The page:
14. A composition according to any of the foregoing or the following, wherein the protein is a pharmaceutical agent and the composition is a sterile formulation thereof suitable for treatment of a non-human or a human subject.

15. A composition according to any of the foregoing or the following, wherein the protein is a pharmaceutical agent effective to treat a disease and the composition is a sterile formulation thereof suitable for administration to a subject for treatment thereof.

16. A composition according to any of the foregoing or the following, wherein the protein does not induce a significantly deleterious antigenic response following administration to a subject.

17. A composition according to any of the foregoing or the following, wherein the protein does not induce a significantly deleterious immune response following administration to a subject.

18. A composition according to any of the foregoing or the following, wherein the protein is a human protein.

19. A composition according to any of the foregoing or the following, wherein the protein is a humanized protein.

20. A method according to any of the foregoing or the following, wherein the protein is an antibody, preferably an IgA, IgD, IgE, IgG, or IgM antibody, particularly preferably an IgG antibody, very particularly preferably an IgG1, IgG2, IgG3, or IgG4 antibody, especially an IgG2 antibody.

21. A composition according to any of the foregoing or the following, wherein the protein comprises a: Fab fragment, Fab2 fragment, Fab3 fragment, Fc fragment, scFv fragment, bis-scFv(s) fragment, minibody, diabody, triabody, tetrabody, VhH domain, V-NAR domain, VH domain, VL domain, camel Ig, Ig NAR, or peptibody, or a variant, derivative, or modification of any of the foregoing.

22. A composition according to any of the foregoing or the following, wherein the protein comprises an Fc fragment or a part thereof or a derivative or variant of an Fc fragment or part thereof.

23. A composition according to any of the foregoing or the following, wherein the protein comprises a first binding moiety of a pair of cognate binding moieties, wherein the first moiety binds the second moiety specifically.

24. A composition according to any of the foregoing or the following, wherein the protein comprises (a) an Fc fragment or a part thereof or a derivative or variant of an Fc fragment or part thereof, and (b) a first binding moiety of a pair of cognate binding moieties.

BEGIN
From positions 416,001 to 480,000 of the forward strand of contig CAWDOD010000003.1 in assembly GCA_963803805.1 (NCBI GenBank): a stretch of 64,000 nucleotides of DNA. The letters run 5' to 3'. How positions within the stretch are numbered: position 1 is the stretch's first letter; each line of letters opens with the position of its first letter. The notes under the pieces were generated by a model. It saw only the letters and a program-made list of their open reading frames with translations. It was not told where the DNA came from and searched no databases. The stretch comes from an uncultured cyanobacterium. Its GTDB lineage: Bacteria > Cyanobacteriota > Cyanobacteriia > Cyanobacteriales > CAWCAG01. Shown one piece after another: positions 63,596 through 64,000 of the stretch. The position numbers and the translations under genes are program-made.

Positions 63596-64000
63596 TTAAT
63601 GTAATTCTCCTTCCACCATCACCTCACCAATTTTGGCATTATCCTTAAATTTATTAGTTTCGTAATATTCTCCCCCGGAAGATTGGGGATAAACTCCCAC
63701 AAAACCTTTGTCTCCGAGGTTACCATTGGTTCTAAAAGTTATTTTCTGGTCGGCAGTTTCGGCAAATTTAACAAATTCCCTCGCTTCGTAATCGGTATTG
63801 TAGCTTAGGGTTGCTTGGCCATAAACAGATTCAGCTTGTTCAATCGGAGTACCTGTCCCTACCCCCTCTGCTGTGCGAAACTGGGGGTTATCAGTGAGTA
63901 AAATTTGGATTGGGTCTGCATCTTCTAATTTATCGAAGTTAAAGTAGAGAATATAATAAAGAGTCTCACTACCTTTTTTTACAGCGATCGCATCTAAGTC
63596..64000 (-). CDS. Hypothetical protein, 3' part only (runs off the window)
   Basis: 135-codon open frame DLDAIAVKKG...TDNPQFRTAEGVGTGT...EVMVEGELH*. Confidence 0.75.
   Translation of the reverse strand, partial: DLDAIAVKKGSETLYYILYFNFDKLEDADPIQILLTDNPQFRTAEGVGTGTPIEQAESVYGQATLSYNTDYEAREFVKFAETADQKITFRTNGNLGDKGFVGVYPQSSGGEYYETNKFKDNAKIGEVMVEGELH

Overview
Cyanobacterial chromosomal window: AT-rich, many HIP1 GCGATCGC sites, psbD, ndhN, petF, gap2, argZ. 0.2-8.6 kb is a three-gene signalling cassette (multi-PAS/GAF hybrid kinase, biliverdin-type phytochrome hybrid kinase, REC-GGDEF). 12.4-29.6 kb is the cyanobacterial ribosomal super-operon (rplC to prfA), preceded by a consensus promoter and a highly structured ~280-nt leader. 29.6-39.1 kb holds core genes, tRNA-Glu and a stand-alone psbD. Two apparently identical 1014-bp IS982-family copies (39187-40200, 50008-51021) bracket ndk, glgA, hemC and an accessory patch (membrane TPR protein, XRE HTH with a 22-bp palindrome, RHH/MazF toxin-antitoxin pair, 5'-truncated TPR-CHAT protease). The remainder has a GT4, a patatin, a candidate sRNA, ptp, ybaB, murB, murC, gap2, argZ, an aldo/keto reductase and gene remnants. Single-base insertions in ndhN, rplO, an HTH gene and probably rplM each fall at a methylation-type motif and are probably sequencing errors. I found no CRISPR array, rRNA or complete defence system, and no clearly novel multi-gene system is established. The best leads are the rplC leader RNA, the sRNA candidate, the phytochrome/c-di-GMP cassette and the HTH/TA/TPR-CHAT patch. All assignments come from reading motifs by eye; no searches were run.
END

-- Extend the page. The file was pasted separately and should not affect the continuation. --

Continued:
25. A composition according to any of claim 1, 5, 7, 9, 11, 13, or 14, wherein the protein is selected from the group consisting of proteins that bind specifically to one or more CD proteins, HER receptor family proteins, cell adhesion molecules, growth factors, nerve growth factors, fibroblast growth factors, transforming growth factors (TGF), insulin-like growth factors, osteoinductive factors, insulins and insulin-related proteins, coagulation and coagulation-related proteins, colony stimulating factors (CSFs), other blood and serum proteins blood group antigens; receptors, receptor-associated proteins, growth hormone receptors, T-cell receptors; neurotrophic factors, neurotrophins, relaxins, interferons, interleukins, viral antigens, lipoproteins, integrins, rheumatoid factors, immunotoxins, surface membrane proteins, transport proteins, homing receptors, addressins, regulatory proteins, and immunoadhesins,

26. A composition according to any of the foregoing or the following, wherein the protein is selected from the group consisting of OPGL specific binding proteins, myostatin specific binding proteins, IL-4 receptor specific binding proteins, IL1-R1 specific binding proteins, Ang2 specific binding proteins, NGF-specific binding proteins, CD22 specific binding proteins, IGF-1 receptor specific binding proteins, B7RP-1 specific binding proteins, IFN gamma specific binding proteins, TALL-1 specific binding proteins, stem cell factors, Flt-3 ligands, and IL-17 receptors.

27. A composition according to any of the foregoing or the following, wherein the protein is selected from the group consisting of proteins that bind specifically to one ormore of: CD3, CD4, CD8, CD19, CD20, CD34; HER2, HER3, HER4, the EGF receptor; LFA-1, Mol, p150,95, VLA-4, ICAM-1, VCAM, alpha v/beta 3 integrin; vascular endothelial growth factor (“VEGF”); growth hormone, thyroid stimulating hormone, follicle stimulating hormone, luteinizing hormone, growth hormone releasing factor, parathyroid hormone, mullerian-inhibiting substance, human macrophage inflammatory protein (MIP-1-alpha), erythropoietin (EPO), NGF-beta, platelet-derived growth factor (PDGF), aFGF, bFGF, epidermal growth factor (EGF), TGF-alpha, TGF-beta1, TGF-beta2, TGF-beta3, TGF-beta4, TGF-beta5, IGF-I, IGF-II, des(1-3)-IGF-I (brain IGF-I), insulin, insulin A-chain, insulin B-chain, proinsulin, insulin-like growth factor binding proteins; such as, among others, factor VIII, tissue factor, von Willebrands factor, protein C, alpha-1-antitrypsin, plasminogen activators, such as urokinase and tissue plasminogen activator (“t-PA”), bombazine, thrombin, and thrombopoietin; M-CSF, GM-CSF, G-CSF, albumin, IgE, flk2/flt3 receptor, obesity (OB) receptor, bone-derived neurotrophic factor (BDNF), NT-3, NT-4, NT-5, NT-6); relaxin A-chain, relaxin B-chain, prorelaxin; interferon-alpha, -beta, and -gamma; IL-1 to IL-10; AIDS envelope viral antigen; calcitonin, glucagon, atrial natriuretic factor, lung surfactant, tumor necrosis factor-alpha and -beta, enkephalinase, RANTES, mouse gonadotropin-associated peptide, Dnase, inhibin, and activin; protein A or D, bone morphogenetic protein (BMP), superoxide dismutase, decay accelerating factor (DAF).